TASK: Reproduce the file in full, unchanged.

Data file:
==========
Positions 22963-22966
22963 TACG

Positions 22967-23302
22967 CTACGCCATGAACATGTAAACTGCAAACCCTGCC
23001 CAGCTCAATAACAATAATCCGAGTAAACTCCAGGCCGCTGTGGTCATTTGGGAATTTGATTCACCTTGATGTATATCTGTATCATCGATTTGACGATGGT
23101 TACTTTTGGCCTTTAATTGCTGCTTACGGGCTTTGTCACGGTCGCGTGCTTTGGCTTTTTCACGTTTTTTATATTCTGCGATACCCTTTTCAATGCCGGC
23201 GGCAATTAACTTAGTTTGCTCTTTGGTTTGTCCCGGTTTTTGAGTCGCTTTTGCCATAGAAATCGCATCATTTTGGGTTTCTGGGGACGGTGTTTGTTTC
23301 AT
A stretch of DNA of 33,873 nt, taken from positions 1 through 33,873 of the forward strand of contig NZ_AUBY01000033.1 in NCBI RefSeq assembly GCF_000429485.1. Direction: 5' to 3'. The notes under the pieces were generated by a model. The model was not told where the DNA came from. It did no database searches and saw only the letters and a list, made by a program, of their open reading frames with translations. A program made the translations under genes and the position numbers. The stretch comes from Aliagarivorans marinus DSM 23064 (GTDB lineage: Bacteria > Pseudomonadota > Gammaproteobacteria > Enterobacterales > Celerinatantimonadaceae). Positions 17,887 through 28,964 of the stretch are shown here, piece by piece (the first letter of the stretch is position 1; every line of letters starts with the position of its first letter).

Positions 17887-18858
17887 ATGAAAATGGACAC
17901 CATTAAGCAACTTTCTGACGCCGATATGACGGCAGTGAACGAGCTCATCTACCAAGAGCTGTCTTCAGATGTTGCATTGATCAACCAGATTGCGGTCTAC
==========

Positions 22963-22966
22963 TACG

Positions 22967-23302
22967 CTACGCCATGAACATGTAAACTGCAAACCCTGCC
23001 CAGCTCAATAACAATAATCCGAGTAAACTCCAGGCCGCTGTGGTCATTTGGGAATTTGATTCACCTTGATGTATATCTGTATCATCGATTTGACGATGGT
23101 TACTTTTGGCCTTTAATTGCTGCTTACGGGCTTTGTCACGGTCGCGTGCTTTGGCTTTTTCACGTTTTTTATATTCTGCGATACCCTTTTCAATGCCGGC
23201 GGCAATTAACTTAGTTTGCTCTTTGGTTTGTCCCGGTTTTTGAGTCGCTTTTGCCATAGAAATCGCATCATTTTGGGTTTCTGGGGACGGTGTTTGTTTC
23301 AT
A stretch of DNA of 33,873 nt, taken from positions 1 through 33,873 of the forward strand of contig NZ_AUBY01000033.1 in NCBI RefSeq assembly GCF_000429485.1. Direction: 5' to 3'. The notes under the pieces were generated by a model. The model was not told where the DNA came from. It did no database searches and saw only the letters and a list, made by a program, of their open reading frames with translations. A program made the translations under genes and the position numbers. The stretch comes from Aliagarivorans marinus DSM 23064 (GTDB lineage: Bacteria > Pseudomonadota > Gammaproteobacteria > Enterobacterales > Celerinatantimonadaceae). Positions 17,887 through 28,964 of the stretch are shown here, piece by piece (the first letter of the stretch is position 1; every line of letters starts with the position of its first letter).

Positions 17887-18858
17887 ATGAAAATGGACAC
17901 CATTAAGCAACTTTCTGACGCCGATATGACGGCAGTGAACGAGCTCATCTACCAAGAGCTGTCTTCAGATGTTGCATTGATCAACCAGATTGCGGTCTAC